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The Russian-Ukrainian Political Divide

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  • Constant, Amelie
  • Kahanec, Martin
  • Zimmermann, Klaus F

Abstract

The Orange Revolution unveiled significant political and economic tensions between ethnic Russians and Ukrainians in Ukraine. Whether this divide was caused by purely ethnic differences or by ethnically segregated reform preferences is unknown. Analysis using unique micro data collected prior to the revolution finds that voting preferences for the forces of the forthcoming Orange Revolution were strongly driven by preferences for political and economic reforms, but were also independently significantly affected by ethnicity; namely language and nationality. Russian speakers, as opposed to Ukrainian speakers, were significantly less likely to vote for the Orange Revolution, and nationality had similar effects.

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Bibliographic Info

Paper provided by C.E.P.R. Discussion Papers in its series CEPR Discussion Papers with number 6085.

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Date of creation: Feb 2007
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Handle: RePEc:cpr:ceprdp:6085

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Keywords: ethnicity; Orange Revolution; transformation; Ukraine; voting preferences;

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References

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  1. Fairlie, Robert W., 2006. "An Extension of the Blinder-Oaxaca Decomposition Technique to Logit and Probit Models," IZA Discussion Papers 1917, Institute for the Study of Labor (IZA).
  2. H. Lehmann & N. Pignatti & J. Wadsworth, 2005. "The Incidence and Cost of Job Loss in the Ukrainian Labor Market," Working Papers 545, Dipartimento Scienze Economiche, Universita' di Bologna.
  3. Brainerd, Elizabeth, 1998. "Winners and Losers in Russia's Economic Transition," American Economic Review, American Economic Association, vol. 88(5), pages 1094-1116, December.
  4. Ganguli, Ina & Terrell, Katherine, 2005. "Institutions, Markets and Men's and Women's Wage Inequality: Evidence from Ukraine," IZA Discussion Papers 1724, Institute for the Study of Labor (IZA).
  5. Constant, Amelie & Kahanec, Martin & Zimmermann, Klaus F, 2006. "The Russian-Ukrainian Earnings Divide," CEPR Discussion Papers 5904, C.E.P.R. Discussion Papers.
  6. Gorodnichenko, Yuriy & Sabirianova Peter, Klara, 2005. "Returns to schooling in Russia and Ukraine: A semiparametric approach to cross-country comparative analysis," Journal of Comparative Economics, Elsevier, vol. 33(2), pages 324-350, June.
  7. Kapstein, Ethan B. & Milanovic, Branko, 2000. "Dividing the spoils - pensions, privatization, and reform in Russia's transition," Policy Research Working Paper Series 2292, The World Bank.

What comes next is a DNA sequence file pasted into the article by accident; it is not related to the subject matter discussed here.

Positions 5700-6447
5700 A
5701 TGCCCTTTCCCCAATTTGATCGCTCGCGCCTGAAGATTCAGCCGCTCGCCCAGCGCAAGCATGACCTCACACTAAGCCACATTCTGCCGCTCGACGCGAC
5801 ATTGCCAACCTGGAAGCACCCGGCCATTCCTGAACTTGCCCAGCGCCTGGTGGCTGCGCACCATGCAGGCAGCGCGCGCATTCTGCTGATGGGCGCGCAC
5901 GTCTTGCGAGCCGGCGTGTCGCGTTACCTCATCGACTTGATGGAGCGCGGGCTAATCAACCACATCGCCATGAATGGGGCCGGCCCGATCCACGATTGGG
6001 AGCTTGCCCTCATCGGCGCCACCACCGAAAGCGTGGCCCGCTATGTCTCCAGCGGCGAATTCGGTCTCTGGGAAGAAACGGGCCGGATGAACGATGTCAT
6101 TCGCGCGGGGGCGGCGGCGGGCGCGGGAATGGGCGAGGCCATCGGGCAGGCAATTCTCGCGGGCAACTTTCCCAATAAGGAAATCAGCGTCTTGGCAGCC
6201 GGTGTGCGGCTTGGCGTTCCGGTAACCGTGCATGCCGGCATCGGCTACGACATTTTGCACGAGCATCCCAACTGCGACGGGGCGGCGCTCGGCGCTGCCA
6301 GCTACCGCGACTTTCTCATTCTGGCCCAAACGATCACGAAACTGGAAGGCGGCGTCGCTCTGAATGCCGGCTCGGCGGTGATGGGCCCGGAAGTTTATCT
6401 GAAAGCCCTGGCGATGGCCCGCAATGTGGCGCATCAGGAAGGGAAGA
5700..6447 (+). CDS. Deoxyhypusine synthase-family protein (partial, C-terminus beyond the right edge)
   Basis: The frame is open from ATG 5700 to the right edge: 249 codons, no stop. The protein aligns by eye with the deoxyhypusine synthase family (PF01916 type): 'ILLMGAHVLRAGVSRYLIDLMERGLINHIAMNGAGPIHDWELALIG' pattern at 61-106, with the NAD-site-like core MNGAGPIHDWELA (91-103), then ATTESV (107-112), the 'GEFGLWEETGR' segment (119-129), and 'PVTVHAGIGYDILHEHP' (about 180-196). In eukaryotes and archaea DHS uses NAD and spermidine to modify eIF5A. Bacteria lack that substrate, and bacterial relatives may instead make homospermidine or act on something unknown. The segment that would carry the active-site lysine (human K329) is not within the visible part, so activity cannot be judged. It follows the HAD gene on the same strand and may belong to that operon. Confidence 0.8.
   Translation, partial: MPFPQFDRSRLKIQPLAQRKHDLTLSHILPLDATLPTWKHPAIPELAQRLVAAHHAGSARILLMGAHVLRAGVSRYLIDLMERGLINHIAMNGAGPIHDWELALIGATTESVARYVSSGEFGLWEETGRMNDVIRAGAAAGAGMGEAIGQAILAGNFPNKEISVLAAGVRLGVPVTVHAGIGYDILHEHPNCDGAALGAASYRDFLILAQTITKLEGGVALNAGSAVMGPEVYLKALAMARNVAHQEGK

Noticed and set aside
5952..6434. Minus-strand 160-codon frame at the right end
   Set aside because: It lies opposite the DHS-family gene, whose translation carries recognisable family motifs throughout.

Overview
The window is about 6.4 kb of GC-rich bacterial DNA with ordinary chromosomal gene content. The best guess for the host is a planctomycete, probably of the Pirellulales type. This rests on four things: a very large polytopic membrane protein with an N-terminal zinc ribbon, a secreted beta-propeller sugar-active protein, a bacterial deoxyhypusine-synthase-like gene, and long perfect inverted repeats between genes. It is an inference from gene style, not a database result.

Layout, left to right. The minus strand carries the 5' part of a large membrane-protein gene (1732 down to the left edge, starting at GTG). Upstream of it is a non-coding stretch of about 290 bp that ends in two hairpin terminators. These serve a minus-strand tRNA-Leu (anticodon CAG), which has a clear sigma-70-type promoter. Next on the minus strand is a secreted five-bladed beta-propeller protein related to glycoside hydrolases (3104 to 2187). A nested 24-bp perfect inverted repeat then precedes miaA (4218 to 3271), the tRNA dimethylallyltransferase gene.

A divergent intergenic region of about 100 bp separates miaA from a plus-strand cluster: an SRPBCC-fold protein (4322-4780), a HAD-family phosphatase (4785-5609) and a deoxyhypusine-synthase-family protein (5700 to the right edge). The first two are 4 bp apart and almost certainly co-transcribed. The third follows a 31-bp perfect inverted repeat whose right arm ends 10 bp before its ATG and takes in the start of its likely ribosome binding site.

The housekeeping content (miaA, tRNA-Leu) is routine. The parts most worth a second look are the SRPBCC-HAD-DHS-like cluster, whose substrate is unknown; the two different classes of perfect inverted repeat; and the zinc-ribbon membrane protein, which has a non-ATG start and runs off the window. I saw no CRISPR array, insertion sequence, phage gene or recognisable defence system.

8. Fidrmuc, J., 1998. "Political Support for Reforms: Economics of Voting in Transition Countries," Discussion Paper 1998-98, Tilburg University, Center for Economic Research.
  9. Fairlie, Robert, 2014. "The Absence of the African-American Owned Business: An Analysis of the Dynamics of Self-Employment," Santa Cruz Department of Economics, Working Paper Series qt49c4n0fg, Department of Economics, UC Santa Cruz.
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Citations

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Cited by:
  1. Brück, Tilman & Danzer, Alexander M. & Muravyev, Alexander & Danzer, Natalia, 2007. "Determinants of Poverty during Transition: Household Survey Evidence from Ukraine," IZA Discussion Papers 3228, Institute for the Study of Labor (IZA).
  2. Denisova-Schmidt, Elena & Huber, Martin, 2014. "Regional Differences in Perceived Corruption among Ukrainian Firms," Economics Working Paper Series 1407, University of St. Gallen, School of Economics and Political Science.
  3. Brück, Tilman & Danzer, Alexander M. & Muravyev, Alexander & Weisshaar, Natalia, 2010. "Poverty during transition: Household survey evidence from Ukraine," Journal of Comparative Economics, Elsevier, vol. 38(2), pages 123-145, June.
  4. Martin Kahanec & Anzelika Zaiceva, 2009. "Labor market outcomes of immigrants and non-citizens in the EU: An East-West comparison," International Journal of Manpower, Emerald Group Publishing, vol. 30(1/2), pages 97-115, May.
  5. Muravyev, Alexander & Talavera, Oleksandr, 2010. "Can State Language Policies Distort Students' Demand for Higher Education?," IZA Discussion Papers 5411, Institute for the Study of Labor (IZA).

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